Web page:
• Hashem never changes1, and can't be affected2. Therefore, there are no "options" for Him.

  • At the same time, Hashem is ultimately free. Nobody tells the God of Avraham what to do3! He is not limited in any way4.

So how do we resolve this paradox?

I have a sibling, who I didn't choose. There is a bond between us due to how destiny brought us together, but also I didn't choose her so there is no romance. I have a wife, who I did choose. I could have chosen any woman on the planet, but I chose her, and therefore the bond we share is very personal, but as it was not destined, there is a boundary between us.

Torah teaches us that even though we choose our spouse, the choice is also destined5. Hashem guides people to their soul mate.

This gives us a chance to do something Godly, which is choose that which is destined.

The resolution to the paradox6 is, a truly "free" choice means a choice completely uninfluenced by anything other than oneself - this is Divine Free Will. It's got nothing to do with "options". There is no option to those who are "destined". Yet, in Godliness, it is possible to still choose. One way to think about it in finite terms is saying "even if they are not my destiny, I would have chosen them". How is this possible? How does it work? There's no way to describe it, it is beyond reason.

It's the best of both worlds. This person is my other half, yet I choose them, and my heart can't tell the difference. The way I feel about them is romantic and personal even though they were destined, and the bond is solid and eternal.

So no, the Jewish nation were not chosen because they were better, or any other reason. He chose them because that's who He is7.

As Dr. Mizrachi put it, love doesn't need a reason!


1 - See Torah Ohr Megilat Ester 99B and sources there.
2 - Moreh Nevuchim 1:52
3 - Mishneh Torah Laws of Idolatry 1:2
4 - Avodat Hakodesh 1:8, Gevurot Hashem Hakdama 2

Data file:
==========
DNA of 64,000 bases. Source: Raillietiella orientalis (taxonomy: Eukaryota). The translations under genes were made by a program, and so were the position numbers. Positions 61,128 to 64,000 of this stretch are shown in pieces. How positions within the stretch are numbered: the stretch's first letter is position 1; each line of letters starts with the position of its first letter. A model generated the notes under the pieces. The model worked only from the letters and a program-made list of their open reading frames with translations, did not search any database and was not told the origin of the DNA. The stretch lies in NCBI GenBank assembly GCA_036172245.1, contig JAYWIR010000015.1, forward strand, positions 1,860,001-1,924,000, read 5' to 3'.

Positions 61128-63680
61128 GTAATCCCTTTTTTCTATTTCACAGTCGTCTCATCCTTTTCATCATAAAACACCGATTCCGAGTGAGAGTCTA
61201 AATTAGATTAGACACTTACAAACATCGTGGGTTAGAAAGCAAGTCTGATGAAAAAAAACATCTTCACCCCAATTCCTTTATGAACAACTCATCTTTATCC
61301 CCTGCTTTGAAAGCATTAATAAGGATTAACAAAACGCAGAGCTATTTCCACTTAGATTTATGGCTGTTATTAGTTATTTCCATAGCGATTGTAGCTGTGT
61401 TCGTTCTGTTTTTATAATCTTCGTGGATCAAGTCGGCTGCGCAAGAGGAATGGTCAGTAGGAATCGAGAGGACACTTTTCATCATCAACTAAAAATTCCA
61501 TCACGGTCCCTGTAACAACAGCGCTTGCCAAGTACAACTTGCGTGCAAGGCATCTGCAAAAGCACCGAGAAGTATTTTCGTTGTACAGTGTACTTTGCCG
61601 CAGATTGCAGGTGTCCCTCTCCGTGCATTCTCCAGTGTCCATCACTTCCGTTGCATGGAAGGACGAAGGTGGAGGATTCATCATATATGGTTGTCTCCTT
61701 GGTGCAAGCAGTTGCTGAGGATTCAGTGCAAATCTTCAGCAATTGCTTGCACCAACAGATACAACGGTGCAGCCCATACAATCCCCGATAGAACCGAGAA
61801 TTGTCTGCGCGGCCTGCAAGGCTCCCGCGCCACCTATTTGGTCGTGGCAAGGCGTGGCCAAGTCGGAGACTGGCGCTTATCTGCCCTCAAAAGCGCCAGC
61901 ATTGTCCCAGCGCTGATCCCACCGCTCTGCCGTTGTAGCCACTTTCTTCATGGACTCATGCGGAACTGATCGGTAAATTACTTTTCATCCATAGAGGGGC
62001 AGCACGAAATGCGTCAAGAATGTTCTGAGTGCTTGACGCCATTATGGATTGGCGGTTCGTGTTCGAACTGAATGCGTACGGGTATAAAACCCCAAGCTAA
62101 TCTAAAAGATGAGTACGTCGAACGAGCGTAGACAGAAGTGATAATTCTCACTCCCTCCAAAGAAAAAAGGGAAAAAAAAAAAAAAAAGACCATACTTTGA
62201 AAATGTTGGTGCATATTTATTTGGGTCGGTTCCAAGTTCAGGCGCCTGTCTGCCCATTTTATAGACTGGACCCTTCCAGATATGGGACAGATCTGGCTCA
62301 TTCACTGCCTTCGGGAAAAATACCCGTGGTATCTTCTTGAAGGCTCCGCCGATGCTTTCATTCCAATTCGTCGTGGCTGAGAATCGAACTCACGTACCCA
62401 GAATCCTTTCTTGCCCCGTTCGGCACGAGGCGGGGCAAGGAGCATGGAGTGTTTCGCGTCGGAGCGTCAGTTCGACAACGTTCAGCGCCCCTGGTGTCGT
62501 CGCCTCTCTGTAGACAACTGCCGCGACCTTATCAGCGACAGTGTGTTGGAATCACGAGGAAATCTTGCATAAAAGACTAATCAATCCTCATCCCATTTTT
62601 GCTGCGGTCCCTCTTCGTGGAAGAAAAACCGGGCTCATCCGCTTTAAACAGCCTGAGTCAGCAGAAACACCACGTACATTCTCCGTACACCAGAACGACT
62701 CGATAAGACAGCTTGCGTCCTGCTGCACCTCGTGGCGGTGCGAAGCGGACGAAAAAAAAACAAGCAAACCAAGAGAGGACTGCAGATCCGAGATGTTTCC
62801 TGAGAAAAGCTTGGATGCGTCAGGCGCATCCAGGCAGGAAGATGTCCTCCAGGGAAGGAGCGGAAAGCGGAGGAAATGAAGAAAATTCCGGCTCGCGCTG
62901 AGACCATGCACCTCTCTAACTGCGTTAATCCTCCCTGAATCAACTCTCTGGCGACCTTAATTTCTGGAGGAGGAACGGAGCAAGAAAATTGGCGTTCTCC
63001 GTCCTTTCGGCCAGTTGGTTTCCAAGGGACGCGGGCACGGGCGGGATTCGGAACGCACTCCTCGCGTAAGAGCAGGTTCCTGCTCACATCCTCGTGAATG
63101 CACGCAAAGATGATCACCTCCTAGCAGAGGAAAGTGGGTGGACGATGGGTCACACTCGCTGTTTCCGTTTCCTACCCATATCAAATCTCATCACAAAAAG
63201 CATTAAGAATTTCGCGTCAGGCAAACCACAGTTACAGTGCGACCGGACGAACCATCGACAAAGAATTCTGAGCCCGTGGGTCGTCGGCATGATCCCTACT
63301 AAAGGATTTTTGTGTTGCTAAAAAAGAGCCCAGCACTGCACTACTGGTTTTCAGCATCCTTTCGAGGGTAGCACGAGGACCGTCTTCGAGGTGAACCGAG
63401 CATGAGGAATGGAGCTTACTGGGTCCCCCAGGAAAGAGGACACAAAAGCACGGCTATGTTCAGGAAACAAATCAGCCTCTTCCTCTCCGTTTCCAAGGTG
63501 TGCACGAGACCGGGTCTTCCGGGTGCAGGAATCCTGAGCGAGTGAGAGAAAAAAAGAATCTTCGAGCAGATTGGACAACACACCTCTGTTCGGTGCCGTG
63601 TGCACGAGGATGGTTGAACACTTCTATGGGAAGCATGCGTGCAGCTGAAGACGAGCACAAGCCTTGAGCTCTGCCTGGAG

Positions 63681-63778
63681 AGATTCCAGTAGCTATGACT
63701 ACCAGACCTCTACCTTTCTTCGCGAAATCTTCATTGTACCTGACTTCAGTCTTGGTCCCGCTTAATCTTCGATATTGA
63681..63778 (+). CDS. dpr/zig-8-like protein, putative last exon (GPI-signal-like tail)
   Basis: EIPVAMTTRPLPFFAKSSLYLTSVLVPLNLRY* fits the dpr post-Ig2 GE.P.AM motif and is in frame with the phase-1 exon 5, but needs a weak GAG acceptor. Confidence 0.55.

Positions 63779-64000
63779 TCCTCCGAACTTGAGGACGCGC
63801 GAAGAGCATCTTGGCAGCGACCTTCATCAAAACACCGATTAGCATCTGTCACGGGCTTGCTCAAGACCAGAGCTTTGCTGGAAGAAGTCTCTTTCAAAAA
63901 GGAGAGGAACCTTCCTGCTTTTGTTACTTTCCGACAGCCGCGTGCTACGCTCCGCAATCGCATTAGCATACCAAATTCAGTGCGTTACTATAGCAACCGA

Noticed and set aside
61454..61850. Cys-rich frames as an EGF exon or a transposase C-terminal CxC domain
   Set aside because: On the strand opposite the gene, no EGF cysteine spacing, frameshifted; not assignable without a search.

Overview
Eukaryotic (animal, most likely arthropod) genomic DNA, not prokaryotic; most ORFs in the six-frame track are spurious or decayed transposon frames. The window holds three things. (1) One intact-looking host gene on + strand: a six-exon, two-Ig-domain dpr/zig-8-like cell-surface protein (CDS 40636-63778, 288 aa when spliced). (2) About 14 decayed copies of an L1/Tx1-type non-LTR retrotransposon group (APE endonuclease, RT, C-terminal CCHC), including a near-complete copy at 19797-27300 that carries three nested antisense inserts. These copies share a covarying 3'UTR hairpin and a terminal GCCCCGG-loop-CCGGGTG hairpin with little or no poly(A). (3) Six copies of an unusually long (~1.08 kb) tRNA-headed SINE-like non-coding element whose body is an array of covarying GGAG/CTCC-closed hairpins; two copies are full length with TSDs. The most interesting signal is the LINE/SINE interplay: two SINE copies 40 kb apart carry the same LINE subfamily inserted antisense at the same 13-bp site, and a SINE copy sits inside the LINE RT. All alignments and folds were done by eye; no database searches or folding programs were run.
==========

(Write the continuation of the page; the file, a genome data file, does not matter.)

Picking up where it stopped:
5 - Moed Katan 18b
6 - Based on the teachings of the last Lubavitcher Rebbe. Here is a good introduction to the topic of Divine Free Will
7 - Hashem and His will are identical - Moreh Nevuchim, e.g. 3:13

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  • I hear where you are coming from but what if the Jewish people were all acting like rashaim? Hashem wouldn't have given us the Torah in that case. In the case of a spouse too, love is never truly unconditional becuase there is always something someone can do that would repulse the other. Now you can say that in that case it obviously isn't the right match and was never destined to be but I feel like that takes away our free will in the process. If everything is destined what's the point of us being here? Part of the reason we are here is because we are able to do bad and have Hashem punish us!
    – Seeker
    Commented Sep 7, 2023 at 20:39
  • For me personally I cannot accept an answer like "there is no reason", as Jews we are to question everything and everything has a reason. I would much prefer an answer like "we don't know the reason". That being said, if you can take the time, please try reading the answer I gave and feel free to criticize it and comment all you want. Would love your feedback.
    – Seeker
    Commented Sep 7, 2023 at 20:42
  • Thanks for the extremely well received and highly intelligent feedback. I will get back to you.
    – Rabbi Kaii
    Commented Sep 7, 2023 at 20:54
  • @Seeker Would you be up for a chat about this? I'd like to know more about what you are thinking before I can answer. If so feel free to start a chat here on SA and I will join.
    – Rabbi Kaii